Migrating to Hugo and GitHub Pages

I wanted to have greater control over my blog, so I’ve been thinking about moving it to a self-hosted WordPress installation. In the end, I decided to migrate from WordPress to a static blog generated with Hugo and hosted on GitHub Pages. This post will be the last one posted on reusingthewheel.wordpress.com – the future ones will be posted on piotr-rusin.github.io.

Why a static website generator?

I like the convenience of writing content (including tags, categories and other metadata) in markdown, in my editor of choice, saving it to a file and running a few console commands to rebuild my website and send updates to a server. Static website generators, combined with a couple of Git repositories (one for templates and content and the other for generated static website) and a GitHub account allow me to enjoy it.

Another reason for my choice is that static HTML files can be hosted anywhere, with minimal to no setup. I can even get a reliable, efficient and ad-free hosting for free.

Although no HTML is generated server-side, static website generators still use web templating systems, with all their advantages, like separating data from presentation, allowing me to easily update or replace the latter without having to deal with too much repetitiveness in template code.

Finally, there are security and performance concerns regarding WordPress and other dynamic website engines and web applications (but especially WordPress, judging from both its reputation and popularity). Their complexity and reliance on storing data in database introduce both a potential for bugs that may allow unauthorized access to sensitive data and an overhead in handling HTTP requests. Using a static website generator allows me to avoid these issues without effort.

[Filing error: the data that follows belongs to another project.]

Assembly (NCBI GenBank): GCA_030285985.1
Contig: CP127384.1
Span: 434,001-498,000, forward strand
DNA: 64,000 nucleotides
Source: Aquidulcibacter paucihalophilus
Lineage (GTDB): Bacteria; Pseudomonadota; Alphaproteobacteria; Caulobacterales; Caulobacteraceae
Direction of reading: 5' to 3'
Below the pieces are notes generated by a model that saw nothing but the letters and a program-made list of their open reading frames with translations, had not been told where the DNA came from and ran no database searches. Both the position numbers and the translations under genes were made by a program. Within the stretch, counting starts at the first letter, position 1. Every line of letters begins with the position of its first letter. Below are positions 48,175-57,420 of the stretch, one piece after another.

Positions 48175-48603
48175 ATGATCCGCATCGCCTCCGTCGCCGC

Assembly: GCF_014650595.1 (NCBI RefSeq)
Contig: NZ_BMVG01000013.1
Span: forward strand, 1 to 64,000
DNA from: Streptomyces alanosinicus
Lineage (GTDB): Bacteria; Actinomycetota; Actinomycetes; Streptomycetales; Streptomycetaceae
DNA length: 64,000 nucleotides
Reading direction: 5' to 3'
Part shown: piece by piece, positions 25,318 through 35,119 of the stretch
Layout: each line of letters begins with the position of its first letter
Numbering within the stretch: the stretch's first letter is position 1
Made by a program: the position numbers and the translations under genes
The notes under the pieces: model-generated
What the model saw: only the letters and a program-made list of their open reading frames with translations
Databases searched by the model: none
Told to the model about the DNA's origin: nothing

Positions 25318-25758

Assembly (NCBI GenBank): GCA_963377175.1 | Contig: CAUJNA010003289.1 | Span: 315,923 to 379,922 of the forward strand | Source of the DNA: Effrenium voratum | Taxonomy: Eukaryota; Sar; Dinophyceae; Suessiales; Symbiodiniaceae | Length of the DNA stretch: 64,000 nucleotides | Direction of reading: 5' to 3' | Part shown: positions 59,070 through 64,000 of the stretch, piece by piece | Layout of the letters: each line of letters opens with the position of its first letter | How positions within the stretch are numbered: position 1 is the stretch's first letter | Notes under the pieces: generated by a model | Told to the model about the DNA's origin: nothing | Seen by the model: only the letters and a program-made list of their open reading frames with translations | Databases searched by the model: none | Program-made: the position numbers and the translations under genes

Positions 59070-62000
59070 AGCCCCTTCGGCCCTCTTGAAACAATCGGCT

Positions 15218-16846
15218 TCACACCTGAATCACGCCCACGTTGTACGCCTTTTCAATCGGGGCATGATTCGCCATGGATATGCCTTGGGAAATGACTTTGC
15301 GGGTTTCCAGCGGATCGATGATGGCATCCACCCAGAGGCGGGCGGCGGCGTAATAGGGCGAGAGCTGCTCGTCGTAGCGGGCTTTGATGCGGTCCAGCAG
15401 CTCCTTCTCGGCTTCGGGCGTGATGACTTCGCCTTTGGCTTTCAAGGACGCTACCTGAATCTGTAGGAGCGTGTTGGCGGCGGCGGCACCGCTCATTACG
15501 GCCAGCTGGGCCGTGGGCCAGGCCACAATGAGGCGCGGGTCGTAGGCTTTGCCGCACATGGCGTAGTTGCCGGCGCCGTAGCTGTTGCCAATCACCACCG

User interactions and contributions

I’m the only author of this blog and I don’t plan to change that. However, I want potential readers to be able to post comments below my posts, and it’s obviously impossible without a server side application for managing comments and data of their authors. Luckily, there are third party comment systems like Disqus or Discourse. One’s website needs only to contain a piece of JavaScript code responsible for communicating with a server of such a system and presenting comments, so it can be easily integrated with a static website. When I was still planning to move to a self-hosted WordPress installation, I was going to use such a system anyway, mainly because I didn’t want to force my readers to register on yet another website if they wanted to both comment and use a persistent account for that.

Choosing the right tool

I must admit I didn’t do a lot of research before making the choice. I only considered Jekyll, Pelican and Hugo, and I chose the latter for:

  • its relative popularity – it’s second (after Jekyll) according to data presented on StaticGen
  • ease of setup – unlike Jekyll and Pelican, Hugo is distributed as a static binary, ready to be put and executed anywhere
  • speed – rebuilding even large websites is said to be much faster than in case of Jekyll

After downloading Hugo, trying it out and using it to do a test migration of my blog, I decided I didn’t need to look further.


Leave a Reply

Fill in your details below or click an icon to log in:

WordPress.com Logo

You are commenting using your WordPress.com account. Log Out /  Change )

Google+ photo

You are commenting using your Google+ account. Log Out /  Change )

Twitter picture

You are commenting using your Twitter account. Log Out /  Change )

Facebook photo

You are commenting using your Facebook account. Log Out /  Change )

Connecting to %s